My ideal dirty water dog is an 8 to a lb Best's all beef dog. Jerry's in Elizabeth, N.J. heats theirs in water and finishes it off on a grill for extra crunch. The flavor, texture, spicing, and casing far surpasses any other dirty water dog I've had.
    #6
    tee gee
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    RE: all american carts...hot dog king 2008/08/08 21:15:32 (permalink)
    quote:
    Originally posted by John Fox

    What to add to the water? Water! It doesn't need anything else. Also I would suggest using at least a 10 to a lb, if not 8 to a lb dog. As a consumer, anything less than 10 to a lb is too small. Here in N.J. there are many carts selling Sabrett dirty water dogs. Some that sell 12's charge more than those selling 10's. If you want to stand out, give the customer a decent size dog. 11's and 12's are coctail franks. When I evaluated hot dog establishments 2 years ago, there were many carts, trucks, and restaurants that sold Sabrett dirty water dogs. I judged them on whether they had casing, (casing is better than skinless), if the dog was hot enough (some were served lukewarm or cold) and if the dog was a decent size. If you are serving an 11 to a lb Sabrett dirty water dog, assuming it is fresh and prepared correctly, and your competitor is serving a 10; guess whose place will get my business? No one cares what looks better on a roll. Since Sabretts are so common, the discriminating consumer will look to see what sets one truck apart from another. Most look at toppings. Since I buy a dog to taste the dog itself, I look for what I mentioned. That is why the highest rated establishments that sell Sabretts in N.J. are those like Dee's in Roselle Park that serve them hot, with casing, and at a decent size, 10 to a lb. I would prefer 8 to a lb, but Sabretts at that size get mushy when prepared in water.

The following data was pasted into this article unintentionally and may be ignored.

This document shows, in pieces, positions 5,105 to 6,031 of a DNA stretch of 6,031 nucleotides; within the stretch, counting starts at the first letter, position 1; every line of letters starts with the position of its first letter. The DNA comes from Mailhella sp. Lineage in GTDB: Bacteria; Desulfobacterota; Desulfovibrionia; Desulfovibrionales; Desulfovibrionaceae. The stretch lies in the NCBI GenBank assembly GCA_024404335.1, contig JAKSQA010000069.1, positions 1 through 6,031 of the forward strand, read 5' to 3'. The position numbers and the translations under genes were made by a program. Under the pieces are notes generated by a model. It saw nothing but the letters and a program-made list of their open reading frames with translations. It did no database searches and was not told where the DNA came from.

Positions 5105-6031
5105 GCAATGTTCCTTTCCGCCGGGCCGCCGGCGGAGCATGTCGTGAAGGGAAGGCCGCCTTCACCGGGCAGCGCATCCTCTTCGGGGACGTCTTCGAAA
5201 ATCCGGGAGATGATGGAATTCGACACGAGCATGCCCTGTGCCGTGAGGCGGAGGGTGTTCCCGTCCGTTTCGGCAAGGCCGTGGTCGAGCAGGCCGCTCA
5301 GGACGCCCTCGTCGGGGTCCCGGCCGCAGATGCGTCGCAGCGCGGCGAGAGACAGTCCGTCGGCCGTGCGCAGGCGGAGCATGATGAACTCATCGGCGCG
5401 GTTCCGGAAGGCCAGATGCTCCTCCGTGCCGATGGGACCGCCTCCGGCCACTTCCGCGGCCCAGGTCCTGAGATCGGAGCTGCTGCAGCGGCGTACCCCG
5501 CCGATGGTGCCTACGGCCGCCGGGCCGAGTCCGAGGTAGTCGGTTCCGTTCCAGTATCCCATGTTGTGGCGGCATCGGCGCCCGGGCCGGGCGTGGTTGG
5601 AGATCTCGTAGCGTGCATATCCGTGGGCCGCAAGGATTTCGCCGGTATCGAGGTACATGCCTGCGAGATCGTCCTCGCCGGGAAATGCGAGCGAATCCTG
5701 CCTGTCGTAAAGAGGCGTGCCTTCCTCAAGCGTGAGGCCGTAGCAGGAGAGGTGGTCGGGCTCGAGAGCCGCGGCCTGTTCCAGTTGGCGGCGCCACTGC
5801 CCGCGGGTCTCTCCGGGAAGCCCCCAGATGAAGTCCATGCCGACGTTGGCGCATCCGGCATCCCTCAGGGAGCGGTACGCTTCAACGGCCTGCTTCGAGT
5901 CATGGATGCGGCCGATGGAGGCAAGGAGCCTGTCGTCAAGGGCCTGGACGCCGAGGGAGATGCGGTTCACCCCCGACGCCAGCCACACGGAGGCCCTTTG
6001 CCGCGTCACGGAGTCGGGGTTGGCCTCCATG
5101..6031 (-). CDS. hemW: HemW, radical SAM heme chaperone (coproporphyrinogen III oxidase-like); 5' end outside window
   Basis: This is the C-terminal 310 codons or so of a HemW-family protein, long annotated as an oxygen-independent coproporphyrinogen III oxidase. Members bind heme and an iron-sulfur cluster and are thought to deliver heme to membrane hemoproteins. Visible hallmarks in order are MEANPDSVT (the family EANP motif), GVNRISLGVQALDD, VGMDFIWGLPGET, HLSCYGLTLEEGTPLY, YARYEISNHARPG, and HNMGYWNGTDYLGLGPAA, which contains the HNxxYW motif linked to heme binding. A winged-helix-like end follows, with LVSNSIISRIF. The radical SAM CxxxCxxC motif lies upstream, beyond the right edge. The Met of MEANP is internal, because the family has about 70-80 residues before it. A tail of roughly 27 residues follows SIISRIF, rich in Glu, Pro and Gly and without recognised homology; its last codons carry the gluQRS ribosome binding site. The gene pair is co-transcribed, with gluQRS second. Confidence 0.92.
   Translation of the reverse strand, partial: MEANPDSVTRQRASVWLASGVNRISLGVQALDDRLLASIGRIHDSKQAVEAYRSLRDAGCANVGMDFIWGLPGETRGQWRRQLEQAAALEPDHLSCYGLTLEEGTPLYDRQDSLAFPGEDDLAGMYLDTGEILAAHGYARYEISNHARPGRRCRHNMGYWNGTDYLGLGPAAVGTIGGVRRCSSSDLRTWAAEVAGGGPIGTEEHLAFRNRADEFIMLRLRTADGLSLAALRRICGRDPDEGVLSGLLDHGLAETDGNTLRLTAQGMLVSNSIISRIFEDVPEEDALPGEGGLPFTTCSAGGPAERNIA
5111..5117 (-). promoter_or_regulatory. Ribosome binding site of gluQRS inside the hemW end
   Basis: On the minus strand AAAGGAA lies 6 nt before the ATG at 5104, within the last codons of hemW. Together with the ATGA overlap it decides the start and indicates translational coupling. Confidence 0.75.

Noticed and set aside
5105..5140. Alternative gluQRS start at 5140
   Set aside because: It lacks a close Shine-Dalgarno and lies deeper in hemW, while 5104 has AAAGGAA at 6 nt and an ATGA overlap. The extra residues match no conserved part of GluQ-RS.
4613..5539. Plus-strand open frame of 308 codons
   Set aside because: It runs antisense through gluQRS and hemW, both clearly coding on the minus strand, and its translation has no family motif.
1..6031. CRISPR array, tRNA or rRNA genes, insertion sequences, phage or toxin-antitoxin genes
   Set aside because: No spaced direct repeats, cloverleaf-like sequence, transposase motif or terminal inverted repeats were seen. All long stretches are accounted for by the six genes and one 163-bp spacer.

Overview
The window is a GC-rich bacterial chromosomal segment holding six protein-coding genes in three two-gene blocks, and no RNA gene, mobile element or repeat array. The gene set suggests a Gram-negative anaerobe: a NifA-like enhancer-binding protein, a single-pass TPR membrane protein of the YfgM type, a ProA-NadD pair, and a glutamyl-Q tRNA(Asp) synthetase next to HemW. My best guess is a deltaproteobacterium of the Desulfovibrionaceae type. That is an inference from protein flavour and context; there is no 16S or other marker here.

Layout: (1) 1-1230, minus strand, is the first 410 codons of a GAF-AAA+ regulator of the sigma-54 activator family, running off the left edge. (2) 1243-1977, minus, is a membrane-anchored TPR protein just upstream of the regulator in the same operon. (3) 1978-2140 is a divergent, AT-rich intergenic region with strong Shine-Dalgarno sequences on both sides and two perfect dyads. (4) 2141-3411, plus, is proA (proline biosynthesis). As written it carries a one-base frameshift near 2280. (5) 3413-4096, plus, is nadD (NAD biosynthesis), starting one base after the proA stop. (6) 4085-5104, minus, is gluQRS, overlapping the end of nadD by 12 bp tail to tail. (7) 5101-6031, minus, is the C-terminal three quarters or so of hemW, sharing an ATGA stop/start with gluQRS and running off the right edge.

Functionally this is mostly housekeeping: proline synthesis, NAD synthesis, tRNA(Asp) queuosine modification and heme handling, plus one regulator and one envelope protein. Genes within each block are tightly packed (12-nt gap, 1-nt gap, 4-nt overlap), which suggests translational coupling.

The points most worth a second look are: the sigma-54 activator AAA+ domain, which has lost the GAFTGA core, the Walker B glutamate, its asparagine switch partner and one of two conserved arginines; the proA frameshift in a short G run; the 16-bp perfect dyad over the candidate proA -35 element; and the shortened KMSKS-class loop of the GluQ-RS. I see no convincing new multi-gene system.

My ideal dirty water dog is an 8 to a lb Best's all beef dog. Jerry's in Elizabeth, N.J. heats theirs in water and finishes it off on a grill for extra crunch. The flavor, texture, spicing, and casing far surpasses any other dirty water dog I've had.
    #7
    tee gee
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    RE: all american carts...hot dog king 2008/08/08 21:18:01 (permalink)
    quote:
    Originally posted by tee gee

    quote:
    Originally posted by John Fox